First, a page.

16. Domestic Infant Adoption: Post-Adoption Contact Agreements

A post-adoption contact agreement is a voluntary agreement that can be entered into by adoptive and birth families. The contract outlines details about how much contact the birth and adoptive families would have after the adoption is finalized. Contact agreements are enforceable in Montana unless a court orders otherwise.

Read more here.

Domestic Infant Adoption: Finalization
17. Domestic Infant Adoption: Finalization

Montana has a 6-month waiting period from the time of the child's placement until the adoption can be finalized. During that time, a licensed social worker will visit with the family and prepare a report and recommendation for the judge. In order to finalize, you will need to file a petition to adopt and make suitable filings with the court. An attorney can assist you with this process.

Domestic Infant Adoption: A Word About the ICPC
18. Domestic Infant Adoption: A Word About the ICPC

The Interstate Compact for the Placement of Children (ICPC) was adopted in the 1960s to provide for oversight and protection of children placed for foster care or adoption between states.

If you are adopting a child from another state, you will need to receive permission from the ICPC office in the state where the child is from. Your agency or attorney will send the office copies of your home study and some other paperwork. They will need to approve your packet before you can bring your child home.

It is not generally recommended that adoptive families contact the ICPC office directly, as it tends to delay or disrupt the process. Your attorney or agency will manage the ICPC process for you.

Read more about the ICPC here.

Foster Adoption in Montana
19. Foster Adoption in Montana

Before you get started, click here to familiarize yourself with the overall process of adopting children through foster care. Then, because laws and processes vary from state to state, come back here to get the details about foster adoption in Montana.

Foster Adoption: Children Available for Adoption in Montana
20. Foster Adoption: Children Available for Adoption in Montana

Adoption.com currently has nine children from Montana listed in its photolisting.

Foster Adoption: Get Professional Help
21. Foster Adoption: Get Professional Help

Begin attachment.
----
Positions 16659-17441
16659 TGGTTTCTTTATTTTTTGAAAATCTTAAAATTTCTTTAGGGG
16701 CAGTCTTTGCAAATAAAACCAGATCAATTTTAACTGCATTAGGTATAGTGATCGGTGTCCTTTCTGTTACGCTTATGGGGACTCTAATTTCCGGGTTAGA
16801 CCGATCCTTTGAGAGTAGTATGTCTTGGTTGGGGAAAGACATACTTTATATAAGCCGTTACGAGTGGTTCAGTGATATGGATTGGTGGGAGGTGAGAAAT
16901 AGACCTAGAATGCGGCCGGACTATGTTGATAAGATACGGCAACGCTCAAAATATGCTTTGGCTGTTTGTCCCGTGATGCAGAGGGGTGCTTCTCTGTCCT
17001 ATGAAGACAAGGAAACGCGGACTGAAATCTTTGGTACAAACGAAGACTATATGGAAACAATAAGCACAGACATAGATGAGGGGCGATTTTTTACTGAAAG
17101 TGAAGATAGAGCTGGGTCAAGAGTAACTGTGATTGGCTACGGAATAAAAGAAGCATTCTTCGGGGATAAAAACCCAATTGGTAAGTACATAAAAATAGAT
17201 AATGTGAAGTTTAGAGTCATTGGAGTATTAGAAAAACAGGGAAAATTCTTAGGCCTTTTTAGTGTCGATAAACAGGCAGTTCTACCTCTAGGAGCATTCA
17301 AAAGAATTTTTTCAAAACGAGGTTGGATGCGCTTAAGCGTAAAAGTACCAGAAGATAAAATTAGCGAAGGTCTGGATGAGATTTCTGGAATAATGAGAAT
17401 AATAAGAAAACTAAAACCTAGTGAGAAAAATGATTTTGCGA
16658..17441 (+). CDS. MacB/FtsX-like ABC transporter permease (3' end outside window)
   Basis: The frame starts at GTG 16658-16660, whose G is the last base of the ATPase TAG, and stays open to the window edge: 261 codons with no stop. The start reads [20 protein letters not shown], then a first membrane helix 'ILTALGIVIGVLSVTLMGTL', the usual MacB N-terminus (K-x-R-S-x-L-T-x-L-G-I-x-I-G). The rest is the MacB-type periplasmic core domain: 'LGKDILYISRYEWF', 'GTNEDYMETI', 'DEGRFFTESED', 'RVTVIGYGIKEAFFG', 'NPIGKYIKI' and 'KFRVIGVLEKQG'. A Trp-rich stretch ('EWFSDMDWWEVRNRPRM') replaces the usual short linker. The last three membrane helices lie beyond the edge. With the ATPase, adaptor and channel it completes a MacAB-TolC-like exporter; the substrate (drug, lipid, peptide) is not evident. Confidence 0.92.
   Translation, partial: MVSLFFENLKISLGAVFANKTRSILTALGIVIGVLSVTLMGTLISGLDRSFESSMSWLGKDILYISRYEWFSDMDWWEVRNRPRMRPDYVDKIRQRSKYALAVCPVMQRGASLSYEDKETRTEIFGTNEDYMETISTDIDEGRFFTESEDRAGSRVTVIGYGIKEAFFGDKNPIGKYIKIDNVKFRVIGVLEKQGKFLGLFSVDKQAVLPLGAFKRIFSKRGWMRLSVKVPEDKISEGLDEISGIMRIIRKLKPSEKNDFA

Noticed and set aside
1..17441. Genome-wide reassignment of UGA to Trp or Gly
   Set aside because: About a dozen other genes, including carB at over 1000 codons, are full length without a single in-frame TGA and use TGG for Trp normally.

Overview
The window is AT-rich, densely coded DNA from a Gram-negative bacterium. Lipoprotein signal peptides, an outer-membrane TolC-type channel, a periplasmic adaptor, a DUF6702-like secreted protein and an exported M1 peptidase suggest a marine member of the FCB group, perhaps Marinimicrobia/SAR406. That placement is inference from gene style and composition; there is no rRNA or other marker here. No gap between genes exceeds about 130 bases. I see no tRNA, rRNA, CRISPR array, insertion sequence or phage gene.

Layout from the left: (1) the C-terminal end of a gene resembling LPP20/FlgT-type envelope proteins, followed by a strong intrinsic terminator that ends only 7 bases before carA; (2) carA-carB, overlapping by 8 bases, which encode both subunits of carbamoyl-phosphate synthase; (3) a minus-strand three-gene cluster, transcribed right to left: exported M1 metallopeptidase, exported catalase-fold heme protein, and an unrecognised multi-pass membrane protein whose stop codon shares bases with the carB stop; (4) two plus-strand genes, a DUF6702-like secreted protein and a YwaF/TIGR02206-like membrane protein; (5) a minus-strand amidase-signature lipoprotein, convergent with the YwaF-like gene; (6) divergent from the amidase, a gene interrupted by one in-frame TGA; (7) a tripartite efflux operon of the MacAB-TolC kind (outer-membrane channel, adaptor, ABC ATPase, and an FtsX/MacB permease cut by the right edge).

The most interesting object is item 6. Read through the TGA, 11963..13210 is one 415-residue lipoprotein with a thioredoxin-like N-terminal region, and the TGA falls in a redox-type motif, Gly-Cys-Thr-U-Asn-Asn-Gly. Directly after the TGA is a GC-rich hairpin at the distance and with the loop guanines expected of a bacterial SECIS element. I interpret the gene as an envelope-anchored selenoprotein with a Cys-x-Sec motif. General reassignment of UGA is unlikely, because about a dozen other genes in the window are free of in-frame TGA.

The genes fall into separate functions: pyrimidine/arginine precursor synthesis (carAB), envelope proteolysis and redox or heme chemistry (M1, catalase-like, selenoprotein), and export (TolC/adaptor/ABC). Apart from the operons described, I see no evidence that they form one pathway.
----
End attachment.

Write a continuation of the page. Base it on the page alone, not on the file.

In Montana, you can complete a foster adoption through either a licensed agency or directly through the state’s Department of Health and Human Services.

To find an adoption agency in Montana and to read reviews of the agency’s service, check out our Montana Reviews page.

You will still need to complete a home study as part of this process.

Becoming Part of the Foster Care System
22. Becoming Part of the Foster Care System

In Montana, a child can be placed with you for adoption by the Department of Health and Welfare before his/her biological parent’s rights have been terminated. This is called a “legal risk” placement, which means it is possible the child may return to live with his/her birth family. However, these placements are not made unless the agency responsible for the child is actively pursuing the termination of his/her birth parents’ rights.

During a placement like this, you will be considered a foster parent and will need to meet all the requirements for foster parents in the state of Montana.

Post-Adoption Contact Agreements
23. Post-Adoption Contact Agreements

A post-adoption contact agreement is a voluntary agreement that can be entered into by adoptive and birth families. The contract outlines details about how much contact the birth and adoptive families would have after the adoption is finalized. Contact agreements are enforceable in Montana unless a court orders otherwise.

In instances in which the child’s biological parents’ rights have been involuntarily terminated, the well-being of the child needs to be first and foremost in everyone’s minds if a post-adoption contact agreement is created. Caseworkers and therapists should be consulted in making decisions about contact after adoption.

Finalization
24. Finalization

Montana has a 6-month waiting period from the time of the child's placement until the adoption can be finalized. During that time, a licensed social worker will visit with the family and prepare a report and recommendation for the judge. In order to finalize, you will need to file a petition to adopt and make suitable filings with the court. An attorney can assist you with this process.

Adoption Assistance
25. Adoption Assistance